Whether you're a renter or landlord you'll want to enjoy a tenancy without arguments and disputes. Which is easier said than done. But whichever side of the rent book you're on here's our top 5 ways to avoid landlord-tenant disputes.
Subletting is becoming more of an issue for some private landlords. Tenants are facing higher costs and many are committing over 50% of their salary towards their monthly rent. In the face of this increasing financial pressure, it's not surprising some tenants are looking towards subletting as a means to meet their monthly rent payment.
When this happens, it puts you as a landlord in a difficult position. What do you do if your tenant is subletting? And what are the ramifications for both you and your tenant if this is the case?
In some circumstances, you may be happy for your tenant to sublet. You might be receiving the rent every month without a problem. The property is clean and tidy. Your tenant may even have approached you before bringing another person in. If so, you may decide that subletting is OK.
If so, what you do next depends on what's in your tenancy agreement. Most landlords include a clause in the tenancy agreement prohibiting subletting. If you've done this you have a decision to make. The easiest course of action is to do nothing and just let the situation continue. But as we'll see that can cause issues further down the line.
The best course of action, if you're happy to let the current tenant stay despite them violating the tenancy agreement, is to add the subletter onto the lease. The occupiers then become joint tenants and you and your tenants are on much firmer ground legally.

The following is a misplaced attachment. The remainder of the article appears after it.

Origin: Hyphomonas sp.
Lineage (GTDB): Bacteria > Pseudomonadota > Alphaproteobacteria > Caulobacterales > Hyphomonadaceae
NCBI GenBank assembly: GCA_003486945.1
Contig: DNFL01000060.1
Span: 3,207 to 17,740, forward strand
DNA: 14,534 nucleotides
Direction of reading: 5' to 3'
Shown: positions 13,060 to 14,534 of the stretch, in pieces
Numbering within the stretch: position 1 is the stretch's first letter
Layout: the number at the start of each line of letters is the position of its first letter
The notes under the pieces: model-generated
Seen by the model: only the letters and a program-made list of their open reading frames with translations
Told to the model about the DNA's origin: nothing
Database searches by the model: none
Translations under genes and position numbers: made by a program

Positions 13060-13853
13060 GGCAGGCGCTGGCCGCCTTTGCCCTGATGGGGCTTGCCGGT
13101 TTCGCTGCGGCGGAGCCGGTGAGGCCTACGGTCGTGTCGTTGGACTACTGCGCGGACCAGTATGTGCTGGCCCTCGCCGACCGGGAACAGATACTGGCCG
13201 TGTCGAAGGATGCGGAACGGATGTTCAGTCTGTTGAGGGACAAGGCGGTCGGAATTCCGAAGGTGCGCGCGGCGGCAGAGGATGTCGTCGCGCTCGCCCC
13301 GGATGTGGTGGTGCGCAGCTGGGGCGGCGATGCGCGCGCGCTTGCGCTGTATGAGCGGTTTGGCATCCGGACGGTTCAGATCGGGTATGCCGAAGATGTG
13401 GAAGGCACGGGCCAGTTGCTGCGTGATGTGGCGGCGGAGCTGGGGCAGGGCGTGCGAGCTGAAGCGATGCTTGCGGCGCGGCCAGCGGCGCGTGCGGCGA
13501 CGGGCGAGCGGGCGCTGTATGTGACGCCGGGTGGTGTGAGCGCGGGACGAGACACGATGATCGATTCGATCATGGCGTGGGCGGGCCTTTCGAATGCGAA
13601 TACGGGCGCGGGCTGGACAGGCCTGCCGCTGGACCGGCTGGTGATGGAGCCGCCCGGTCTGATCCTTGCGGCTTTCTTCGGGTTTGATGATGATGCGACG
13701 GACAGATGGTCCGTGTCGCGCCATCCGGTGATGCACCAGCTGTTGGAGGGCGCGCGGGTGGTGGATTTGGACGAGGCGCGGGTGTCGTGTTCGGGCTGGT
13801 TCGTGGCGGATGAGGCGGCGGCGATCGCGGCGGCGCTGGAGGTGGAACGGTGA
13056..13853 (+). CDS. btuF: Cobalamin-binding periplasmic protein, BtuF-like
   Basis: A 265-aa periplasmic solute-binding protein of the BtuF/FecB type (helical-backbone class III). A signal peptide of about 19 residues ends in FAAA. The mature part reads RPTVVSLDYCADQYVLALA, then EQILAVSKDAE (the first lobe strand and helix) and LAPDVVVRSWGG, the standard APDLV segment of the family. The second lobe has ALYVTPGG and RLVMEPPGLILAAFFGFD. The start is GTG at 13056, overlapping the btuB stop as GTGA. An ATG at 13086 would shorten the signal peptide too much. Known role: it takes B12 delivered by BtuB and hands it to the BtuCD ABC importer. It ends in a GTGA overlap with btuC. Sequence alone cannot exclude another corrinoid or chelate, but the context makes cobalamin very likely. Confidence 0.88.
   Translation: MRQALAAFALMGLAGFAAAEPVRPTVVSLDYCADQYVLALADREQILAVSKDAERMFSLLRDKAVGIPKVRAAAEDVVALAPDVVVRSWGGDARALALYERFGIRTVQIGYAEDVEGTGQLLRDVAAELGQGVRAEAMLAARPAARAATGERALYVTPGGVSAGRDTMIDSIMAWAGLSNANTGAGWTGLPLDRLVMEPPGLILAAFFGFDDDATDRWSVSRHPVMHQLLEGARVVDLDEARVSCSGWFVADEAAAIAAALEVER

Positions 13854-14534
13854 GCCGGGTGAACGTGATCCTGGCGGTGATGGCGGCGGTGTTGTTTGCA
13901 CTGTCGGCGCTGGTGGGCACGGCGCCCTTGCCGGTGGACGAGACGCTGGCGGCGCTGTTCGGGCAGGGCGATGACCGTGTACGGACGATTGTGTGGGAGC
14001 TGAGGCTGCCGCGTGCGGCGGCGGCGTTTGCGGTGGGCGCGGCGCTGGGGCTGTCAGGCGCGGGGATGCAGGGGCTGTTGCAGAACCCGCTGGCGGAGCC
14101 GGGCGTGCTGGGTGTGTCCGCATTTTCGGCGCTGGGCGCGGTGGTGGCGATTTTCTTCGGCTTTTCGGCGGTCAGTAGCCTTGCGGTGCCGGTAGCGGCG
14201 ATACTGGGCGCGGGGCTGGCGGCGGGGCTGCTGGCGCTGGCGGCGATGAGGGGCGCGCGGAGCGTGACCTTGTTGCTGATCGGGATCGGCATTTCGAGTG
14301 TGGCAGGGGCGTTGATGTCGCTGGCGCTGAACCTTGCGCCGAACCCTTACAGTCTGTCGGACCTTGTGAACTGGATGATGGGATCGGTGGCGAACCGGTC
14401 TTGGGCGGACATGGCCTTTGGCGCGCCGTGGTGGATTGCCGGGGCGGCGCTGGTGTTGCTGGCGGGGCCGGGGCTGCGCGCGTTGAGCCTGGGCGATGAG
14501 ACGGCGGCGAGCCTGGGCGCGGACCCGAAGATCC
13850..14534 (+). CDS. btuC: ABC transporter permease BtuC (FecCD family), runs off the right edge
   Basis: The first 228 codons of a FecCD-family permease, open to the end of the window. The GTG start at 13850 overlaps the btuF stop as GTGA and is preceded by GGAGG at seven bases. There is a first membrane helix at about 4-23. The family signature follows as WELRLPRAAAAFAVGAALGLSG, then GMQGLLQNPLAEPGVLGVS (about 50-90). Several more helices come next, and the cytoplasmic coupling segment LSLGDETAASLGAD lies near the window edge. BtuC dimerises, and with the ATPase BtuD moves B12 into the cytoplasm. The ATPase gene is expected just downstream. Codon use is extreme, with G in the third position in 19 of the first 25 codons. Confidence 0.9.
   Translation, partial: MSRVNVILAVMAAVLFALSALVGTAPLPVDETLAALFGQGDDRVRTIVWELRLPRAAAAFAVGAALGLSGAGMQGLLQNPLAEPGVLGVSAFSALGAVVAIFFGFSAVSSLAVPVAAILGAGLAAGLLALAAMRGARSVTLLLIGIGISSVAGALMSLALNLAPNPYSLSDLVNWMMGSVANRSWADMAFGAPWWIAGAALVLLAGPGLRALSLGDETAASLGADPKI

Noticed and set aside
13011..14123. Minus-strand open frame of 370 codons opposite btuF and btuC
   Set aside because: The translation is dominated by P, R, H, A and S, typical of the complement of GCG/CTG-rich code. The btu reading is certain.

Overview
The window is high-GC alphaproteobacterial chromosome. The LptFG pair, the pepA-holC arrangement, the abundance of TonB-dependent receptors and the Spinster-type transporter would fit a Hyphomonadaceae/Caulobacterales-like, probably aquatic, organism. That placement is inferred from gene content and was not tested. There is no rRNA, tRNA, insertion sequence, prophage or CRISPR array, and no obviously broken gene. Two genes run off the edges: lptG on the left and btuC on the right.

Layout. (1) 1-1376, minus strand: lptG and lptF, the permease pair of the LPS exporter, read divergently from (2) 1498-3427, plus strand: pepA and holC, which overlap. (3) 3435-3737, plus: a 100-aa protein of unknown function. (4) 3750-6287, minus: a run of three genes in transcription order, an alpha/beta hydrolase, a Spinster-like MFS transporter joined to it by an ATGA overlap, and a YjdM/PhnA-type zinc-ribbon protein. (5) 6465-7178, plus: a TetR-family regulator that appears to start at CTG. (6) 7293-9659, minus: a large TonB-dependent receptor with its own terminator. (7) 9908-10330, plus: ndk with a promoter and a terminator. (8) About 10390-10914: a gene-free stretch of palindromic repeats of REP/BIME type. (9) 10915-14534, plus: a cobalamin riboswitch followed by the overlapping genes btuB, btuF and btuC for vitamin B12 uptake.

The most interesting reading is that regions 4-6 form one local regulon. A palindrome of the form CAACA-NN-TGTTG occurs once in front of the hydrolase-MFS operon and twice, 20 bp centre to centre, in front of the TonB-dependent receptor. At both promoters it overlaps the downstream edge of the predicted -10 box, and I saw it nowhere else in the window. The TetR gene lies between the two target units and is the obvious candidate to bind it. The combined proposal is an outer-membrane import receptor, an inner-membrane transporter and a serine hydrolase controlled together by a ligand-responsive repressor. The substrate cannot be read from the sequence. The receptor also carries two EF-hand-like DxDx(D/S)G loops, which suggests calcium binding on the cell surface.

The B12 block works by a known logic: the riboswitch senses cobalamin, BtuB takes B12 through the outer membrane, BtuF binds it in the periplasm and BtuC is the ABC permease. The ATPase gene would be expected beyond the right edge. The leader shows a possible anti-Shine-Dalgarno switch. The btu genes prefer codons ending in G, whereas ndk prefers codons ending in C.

However, if you’re not happy to let the situation continue and your renter has broken the tenancy agreement you need to consider legal action. Especially if the tenant has moved out.
Tenants rarely see any issue with subletting. 'I'm paying the rent so what's the problem?" is the usual train of thought. But of course, there are two main issues subletting can cause you as a landlord.
The first is the possibility of overcrowding. Your tenant could turn your property into an HMO depending on how many subletters there are. This, of course, will cause you untold problems with overcrowding, safety and licensing.
The second and probably more likely issue for you is that you have no legal agreement with the subletters. You can't do anything about the subletters until you've evicted your tenant.
You don't have to immediately start eviction proceedings. You can choose to approach your tenant and explain the position. If they acknowledge the issue and move the subletters out you have the option of continuing the tenancy as normal. However, if the tenant refuses to take action you have to evict.
Before you can evict any tenant, you have to have a valid reason. If you're serving a Section 8 notice that is. If, as is standard, you’ve a clause in your tenancy agreement prohibiting subletting you immediately have cause to evict. If the tenant has moved out and sublet the whole property you have further cause as the tenant must of course use your rental as their main residence.
Once you have served the eviction notice you have to go through the legal process. As you know this can drag on if the tenant proves intransigent. Hopefully though the eviction will proceed smoothly and the subletters will leave with the tenant. If this isn't the case you’ll need to evict any person remaining in the property once the tenant leaves.
Private landlords can find tenants fast by listing their property with MakeUrMove the online letting platform bringing landlords and tenants together.